NC teachers received Governor’s Educator Discovery Awards


Below is a press release from the office of Governor Roy Cooper

Six North Carolina teachers have received the Governor’s Educator Discovery Awards to help strengthen their work in schools, announced Governor Roy Cooper and the North Carolina Business Committee on Education. Each of the winning teachers will receive $ 1,000 in professional development to help them better prepare their students for future careers.

“Thanks to these grants, teachers will be able to return new knowledge and skills to their students,” said Governor Cooper. “Professional development helps educators become better teachers and link lessons in the classroom with student career success.”

The Discovery Award Governor’s Award provides a scholarship of up to $ 1,000 for teachers of traditional state and state PreK-12 charter schools to gain professional experience of their choice. Eight rounds of teachers have now passed to receive the award, and the total number of grants awarded has risen to twenty-four. The winning faculty are selected from an impressive and growing pool of applicants, demonstrating a strong interest in the program and the opportunities it provides.

The latest teachers to receive grants will use the Governor’s Discovery Award for the following professional development opportunities:

Sarah Reimer-Clayton, teacher of agriculture and livestock at Brevard, will take a course to obtain certification in the field of artificial insemination of cattle. This course provides classroom instruction as well as the necessary hands-on activities with live animals. The knowledge and training gained from this experience will be passed on to students and used on their own herd of cattle at Brevard High School on the Brevard FFA farm.

Mary Kenan Idi, Lead Consultant and Workforce Development Coordinator at Lincolnton, will host a team of seven Lincoln County counselors for the fall conference of the North Carolina Association of School Counselors. This conference offers a variety of sessions related to academic, personal / social and career development. This year’s theme: “All for SEL (Students, Justice and Leadership)”.

Candice Hamilton, art teacher at Fayetteville High School, will take part in the annual congress of the National Council of English Teachers. The conference invites teachers, researchers and leaders from K-12 and higher education institutions to study and discuss this year’s theme “Equality, Justice and Anti-Racist Teaching”.

Rachel Johnson, Career Lecturer in Technical Education, Specializing in Game Arts, Digital and Video Design at High Point, will host a course on the basics of Unreal Engine game design through Studio Arts in Los Angeles. Unreal Engine is a 3-D creation tool used in various fields such as architecture and construction, civil engineering, mechanical engineering and electrical engineering, graphic design, interior design and game development. This course will be led by industry professionals and cover the basics of Unreal Engine for game design.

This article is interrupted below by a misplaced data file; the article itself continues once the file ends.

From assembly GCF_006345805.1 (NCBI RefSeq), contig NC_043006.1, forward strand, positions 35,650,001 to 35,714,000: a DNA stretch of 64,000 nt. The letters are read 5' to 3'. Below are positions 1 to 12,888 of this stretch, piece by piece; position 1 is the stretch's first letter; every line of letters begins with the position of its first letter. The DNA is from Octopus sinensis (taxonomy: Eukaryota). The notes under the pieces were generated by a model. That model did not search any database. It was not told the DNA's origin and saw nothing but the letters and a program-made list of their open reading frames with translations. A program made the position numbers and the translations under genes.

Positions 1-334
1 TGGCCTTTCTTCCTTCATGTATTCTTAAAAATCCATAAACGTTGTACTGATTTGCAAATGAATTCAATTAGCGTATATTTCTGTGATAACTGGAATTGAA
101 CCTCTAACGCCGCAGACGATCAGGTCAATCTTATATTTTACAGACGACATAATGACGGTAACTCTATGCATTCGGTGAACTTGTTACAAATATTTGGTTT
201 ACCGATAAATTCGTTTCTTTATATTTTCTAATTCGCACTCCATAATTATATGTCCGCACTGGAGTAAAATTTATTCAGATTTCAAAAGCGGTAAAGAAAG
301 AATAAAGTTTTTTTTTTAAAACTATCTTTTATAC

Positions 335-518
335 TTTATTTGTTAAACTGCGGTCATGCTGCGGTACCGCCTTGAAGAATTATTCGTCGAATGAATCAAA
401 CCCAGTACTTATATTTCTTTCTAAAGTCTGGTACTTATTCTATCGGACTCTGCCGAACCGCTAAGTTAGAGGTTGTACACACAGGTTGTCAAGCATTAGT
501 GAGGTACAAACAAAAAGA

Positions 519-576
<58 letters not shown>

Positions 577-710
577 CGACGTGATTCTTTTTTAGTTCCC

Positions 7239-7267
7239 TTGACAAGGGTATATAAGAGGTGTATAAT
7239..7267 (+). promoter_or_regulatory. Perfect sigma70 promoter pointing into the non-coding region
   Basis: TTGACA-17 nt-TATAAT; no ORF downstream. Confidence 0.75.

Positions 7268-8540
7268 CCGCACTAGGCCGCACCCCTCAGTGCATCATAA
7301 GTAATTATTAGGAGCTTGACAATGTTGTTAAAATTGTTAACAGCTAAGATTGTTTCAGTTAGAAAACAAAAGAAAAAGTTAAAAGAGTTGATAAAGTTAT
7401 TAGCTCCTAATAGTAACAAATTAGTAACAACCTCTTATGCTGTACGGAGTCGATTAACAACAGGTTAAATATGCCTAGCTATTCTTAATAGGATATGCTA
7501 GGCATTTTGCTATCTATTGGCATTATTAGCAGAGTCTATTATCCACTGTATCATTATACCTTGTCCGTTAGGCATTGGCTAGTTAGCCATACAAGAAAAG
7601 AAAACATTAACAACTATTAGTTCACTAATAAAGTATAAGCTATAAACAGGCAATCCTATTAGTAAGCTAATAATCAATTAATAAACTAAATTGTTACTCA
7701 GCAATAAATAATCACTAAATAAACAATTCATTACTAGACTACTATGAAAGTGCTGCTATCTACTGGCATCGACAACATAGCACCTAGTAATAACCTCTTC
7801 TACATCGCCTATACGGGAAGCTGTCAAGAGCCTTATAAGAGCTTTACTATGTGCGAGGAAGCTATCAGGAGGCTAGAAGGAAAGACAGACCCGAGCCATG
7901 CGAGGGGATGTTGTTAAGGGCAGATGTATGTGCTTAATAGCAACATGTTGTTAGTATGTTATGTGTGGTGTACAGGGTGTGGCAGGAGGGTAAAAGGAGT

Andrea Perrone, teacher of K-5 music at Chapel Hillwill be present “Hip-hop in the music hall” a workshop presented by the Central Carolina Division of the American Orff-Schulwerk Association. This music education workshop demonstrates Orff-Schulwerk’s approach to teaching and learning, which focuses on imitation, experimentation and personal self-expression in the pursuit of personal and musical growth. Educators will learn how to use the passion of hip-hop to connect with students and create a new, engaging learning environment.

Denise Weinhoft-Renfro, STEM lecturer and director of the Fayetteville Academy of Green Technology, will participate in a workshop on the processing and extraction of lithium batteries, presented by the Institute of the Environment at the University of North Carolina at Chapel Hill through their energy literacy program. At this event there is an opportunity to hear the invited speakers, get acquainted with the objects of lithium batteries and develop online lesson plans with a cohort of teachers.

The Governor’s Educator Discovery Awards are funded by companies that are members of the North Carolina Business Committee on Education (NCBCE). The NCBCE is a business-run nonprofit educational organization (501-c3) that operates from the governor’s office. Since 1983, NCBCE has provided a critical link between North Carolina business leaders and state education decision makers, helping to build a link between the curriculum and the general willingness of people to work across the state.

“NCBCE members know how important it is to support teachers in our state. This award gives educators the opportunity to choose professional development that they can use in their classroom, enabling them to bring new ideas, concepts and strategies to engage students. ” said NCBCE Chairman Lilin Hester.

To be eligible for the Governor’s Educator Discovery Awards, teachers present an offer with details of their teaching experience, the professional development activities they wish to pursue, and how this will increase their efforts to create work-based learning activities for their students.

The next cycle will open soon. Applications are carefully reviewed by a group of business leaders and faculty. Winners will be notified of their selection by the phone number or email address provided in their application.

To learn more about the Governor’s Educator Discovery Awards or to apply, click HERE.


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NC teachers received Governor’s Educator Discovery Awards

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